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When Brother Marie was born, his parents named him Alain. His family was Protestant but not practicing. Alain was baptized but had no religious education. Except for his grandmother, his family moved away from religion. “Religion was seen as something that obscured,” he says. The institutional and external image of the Church had become, for the teenager, a hindrance to his development.
“My great quest for perfection showed me the limitations of a materialistic world”
Growing up, Alain began to ask existential and philosophical questions: “My great quest for perfection showed me the limitations of a materialistic world. I longed for a spiritual world and for what was true.” Thus he became interested in causation; how the world worked, and that began to incline him toward more spiritual reflection. Initially, he became interested in the formation of alternative and “green” communities. “At one point I thought I had found a community and fraternal bond,” he recalls. But soon comes the disappointment: “The spiritual side was almost absent and under the veneer; every man reigned for himself. There was no communion between the members.”
An atheist going into the church, a believer coming out
With a new awareness, he resumed his spiritual journey. With a group of like-minded people, he spent a year in sub-Saharan Africa, a Christian village with a Muslim minority. “It was over there that I met the Lord,” he says.
In this small village he met people, with “very religious” families, people who were open to others. Touched by the townfolk, he gradually adapted. At Christmas he even went to church. “I used to visit the churches, but not to participate in the Eucharist,” he says. In this small village, outside of French culture, he felt more freedom to explore religion. He attended a Mass said by a missionary – one where baptisms were being celebrated — who were open to others and it was then that “Christ fell upon me.” An atheist went into that Mass; a believer came out.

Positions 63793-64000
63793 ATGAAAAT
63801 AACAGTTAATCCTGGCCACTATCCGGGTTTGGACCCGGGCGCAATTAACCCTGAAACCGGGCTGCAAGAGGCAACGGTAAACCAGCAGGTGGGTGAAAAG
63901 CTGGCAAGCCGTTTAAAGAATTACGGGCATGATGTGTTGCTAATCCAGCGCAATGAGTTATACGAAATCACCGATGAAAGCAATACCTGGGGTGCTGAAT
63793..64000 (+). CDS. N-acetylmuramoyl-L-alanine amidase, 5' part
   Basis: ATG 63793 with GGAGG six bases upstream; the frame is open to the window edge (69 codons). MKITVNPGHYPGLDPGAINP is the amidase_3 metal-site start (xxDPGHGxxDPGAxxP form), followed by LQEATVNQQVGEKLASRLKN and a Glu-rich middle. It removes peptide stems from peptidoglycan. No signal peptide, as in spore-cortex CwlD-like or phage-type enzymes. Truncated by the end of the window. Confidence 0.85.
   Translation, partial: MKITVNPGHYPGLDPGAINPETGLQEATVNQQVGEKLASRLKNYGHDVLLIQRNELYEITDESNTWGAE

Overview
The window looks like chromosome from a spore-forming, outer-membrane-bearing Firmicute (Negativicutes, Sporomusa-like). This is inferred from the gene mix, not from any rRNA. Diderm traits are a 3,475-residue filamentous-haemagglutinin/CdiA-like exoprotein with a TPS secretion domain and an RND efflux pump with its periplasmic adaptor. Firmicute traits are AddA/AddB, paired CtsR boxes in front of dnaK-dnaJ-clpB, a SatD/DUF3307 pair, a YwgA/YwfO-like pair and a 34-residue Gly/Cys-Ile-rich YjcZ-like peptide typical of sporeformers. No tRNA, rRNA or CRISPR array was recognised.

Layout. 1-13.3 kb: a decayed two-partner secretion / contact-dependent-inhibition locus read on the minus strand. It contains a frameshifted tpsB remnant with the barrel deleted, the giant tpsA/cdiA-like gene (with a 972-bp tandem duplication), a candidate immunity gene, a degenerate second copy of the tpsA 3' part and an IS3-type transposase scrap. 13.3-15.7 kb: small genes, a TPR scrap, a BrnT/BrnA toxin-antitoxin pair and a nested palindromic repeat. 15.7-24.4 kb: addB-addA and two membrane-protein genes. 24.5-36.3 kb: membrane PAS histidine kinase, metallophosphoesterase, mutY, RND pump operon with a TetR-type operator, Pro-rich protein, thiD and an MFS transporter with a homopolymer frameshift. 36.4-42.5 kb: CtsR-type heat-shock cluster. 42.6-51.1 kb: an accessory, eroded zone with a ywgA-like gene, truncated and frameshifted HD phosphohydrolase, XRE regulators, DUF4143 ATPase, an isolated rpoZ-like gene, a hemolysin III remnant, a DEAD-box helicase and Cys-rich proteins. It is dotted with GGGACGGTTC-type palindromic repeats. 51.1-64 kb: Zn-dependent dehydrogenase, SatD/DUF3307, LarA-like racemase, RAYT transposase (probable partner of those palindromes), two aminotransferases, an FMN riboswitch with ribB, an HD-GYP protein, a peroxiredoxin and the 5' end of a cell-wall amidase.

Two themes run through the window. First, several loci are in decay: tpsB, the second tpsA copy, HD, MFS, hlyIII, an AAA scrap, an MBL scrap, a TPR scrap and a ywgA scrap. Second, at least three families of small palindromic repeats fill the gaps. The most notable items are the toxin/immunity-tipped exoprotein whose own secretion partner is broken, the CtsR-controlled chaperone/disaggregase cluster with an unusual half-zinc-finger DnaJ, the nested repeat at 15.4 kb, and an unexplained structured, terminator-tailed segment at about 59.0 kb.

“My life has meaning only if I give it to Jesus Christ”
Alain returned to France a much-changed man, with one certainty taking root in him: “My life has meaning only if I give it to Jesus Christ.” In his need to live for Christ there was an added desire: to accompany people who lived as he had lived — to help them on a journey to seek God.
At that time he still didn’t know whether he was called live as a layman or if he might have a vocation toward the consecrated life. He began to pray and to study theology. He was confirmed and began to visit the Cistercian (Trappist) monks of the community of the island of Lerins. There, he discovered the rhythm of Liturgy of the Hours and experienced the community life he had been seeking so long ago: “The sharing of fraternal life, work and prayer provided a solid lifestyle for Christ.”
At 31, Alain became Brother Marie. A year after his trip to Africa, he had become a Cistercian.
Today, he “feels like happened yesterday.” Novice master for 13 years, he is currently hotelier brother, a nice nod to his youthful aspiration to create a place for those on a spiritual quest. “I have gone through shadow and light areas, beautiful areas and some less. In monastic life, come to encounter all of our human depths,” the brother says, humbly.
Each year, 3,000 to 4,000 people pass through the monastery. Brother Marie welcomes countless faces, each carrying “different stories.” He often finds that these people are asking the same questions he lived with before his conversion. “Many are seeking retreat to rediscover faith,” he says, “to bring more love and mercy into how they live their lives.”
Following is a video of the abbey at Lerins, in French, but with beautiful images and sound:
Translated from the French.